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PROCEEDINGS OF THE SECOND INTERNATIONAL CONFERENCE ON PARALLEL, DISTRIBUTED, GRID AND CLOUD COMPUTING FOR ENGINEERING
A Provident Parallel Dynamic Monte Carlo Method
Materials Science and Engineering, Institute for High Performance Computing, Singapore
Y.H. Lau, "A Provident Parallel Dynamic Monte Carlo Method", in , (Editors), "Proceedings of the Second International Conference on Parallel, Distributed, Grid and Cloud Computing for Engineering", Civil-Comp Press, Stirlingshire, UK, Paper 70, 2011. doi:10.4203/ccp.95.70
Keywords: Monte Carlo, Metropolis, parallel conservative simulation, scalability, kinetic Ising.
However, the efficiency of many parallel dynamic Monte Carlo methods is limited by steps where processors must wait for information from one another. To reduce waiting in such so-called conservative methods, a provident method is proposed. The method reduces waiting by relying on pre-computed Monte Carlo attempt information to avoid the original method's redundant communication of state information and unnecessary calculation of unused states. The method also improves on the original by distributing the workload more evenly among processors, through decomposing the computation of Monte Carlo attempt information by attempt number instead of location. Further advantages of the method over the original are the prevention of conflicts arising from simultaneous attempts and savings in random number generation.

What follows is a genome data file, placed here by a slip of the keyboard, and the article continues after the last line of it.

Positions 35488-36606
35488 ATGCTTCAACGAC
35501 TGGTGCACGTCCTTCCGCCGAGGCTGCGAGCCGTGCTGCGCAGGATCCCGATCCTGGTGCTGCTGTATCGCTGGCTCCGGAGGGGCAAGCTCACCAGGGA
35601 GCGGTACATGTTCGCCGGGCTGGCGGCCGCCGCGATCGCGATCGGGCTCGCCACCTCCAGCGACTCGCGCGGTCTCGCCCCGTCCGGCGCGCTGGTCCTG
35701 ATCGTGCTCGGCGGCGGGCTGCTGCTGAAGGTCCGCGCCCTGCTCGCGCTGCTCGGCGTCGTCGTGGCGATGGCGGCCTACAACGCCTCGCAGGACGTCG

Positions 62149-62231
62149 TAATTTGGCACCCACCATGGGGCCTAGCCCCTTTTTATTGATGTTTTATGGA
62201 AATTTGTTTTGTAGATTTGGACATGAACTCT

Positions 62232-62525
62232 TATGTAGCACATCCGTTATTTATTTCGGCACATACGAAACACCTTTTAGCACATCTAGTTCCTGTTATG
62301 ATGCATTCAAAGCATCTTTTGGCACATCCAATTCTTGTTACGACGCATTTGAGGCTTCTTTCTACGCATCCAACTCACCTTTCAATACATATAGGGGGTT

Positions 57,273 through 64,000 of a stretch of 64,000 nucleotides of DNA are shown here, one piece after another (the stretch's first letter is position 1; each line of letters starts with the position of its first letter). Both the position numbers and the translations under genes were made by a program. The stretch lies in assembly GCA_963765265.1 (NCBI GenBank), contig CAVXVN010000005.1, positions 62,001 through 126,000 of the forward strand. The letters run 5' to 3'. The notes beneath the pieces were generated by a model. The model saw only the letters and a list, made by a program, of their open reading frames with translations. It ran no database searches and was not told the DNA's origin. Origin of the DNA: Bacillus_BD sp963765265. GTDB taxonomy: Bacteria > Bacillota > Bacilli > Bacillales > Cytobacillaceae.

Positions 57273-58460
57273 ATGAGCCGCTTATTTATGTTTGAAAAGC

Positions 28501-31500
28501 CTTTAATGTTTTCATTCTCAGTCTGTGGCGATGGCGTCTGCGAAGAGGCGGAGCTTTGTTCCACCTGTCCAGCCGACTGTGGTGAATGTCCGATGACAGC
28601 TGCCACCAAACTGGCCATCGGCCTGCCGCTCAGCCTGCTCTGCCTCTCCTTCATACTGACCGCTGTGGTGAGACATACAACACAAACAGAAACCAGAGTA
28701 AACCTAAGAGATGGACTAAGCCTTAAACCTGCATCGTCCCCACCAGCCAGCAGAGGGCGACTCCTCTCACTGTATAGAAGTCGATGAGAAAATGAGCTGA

The method's implementation is described and used to simulate the Ising model with Glauber dynamics. A saturated implementation is used where each processor simulates one Ising spin. Such an implementation simplifies determining information about Monte Carlo attempts and making such attempts. The method is validated by computing the model's normalised time auto-correlation function, and checking the result against that from the original conservative method. The method's speedup over the original is also demonstrated using dynamic Ising simulations on a HP ProLiant DL785 cluster.
Besides completing large Monte Carlo simulations more quickly, the method's provident nature allows for further potential optimization. Preknowledge of Monte Carlo attempt information grants the opportunity to gauge when and for how long each processor has to wait. With such estimates, waiting processors can be directed to help other processors in a coordinated manner, achieving an even greater speedup.
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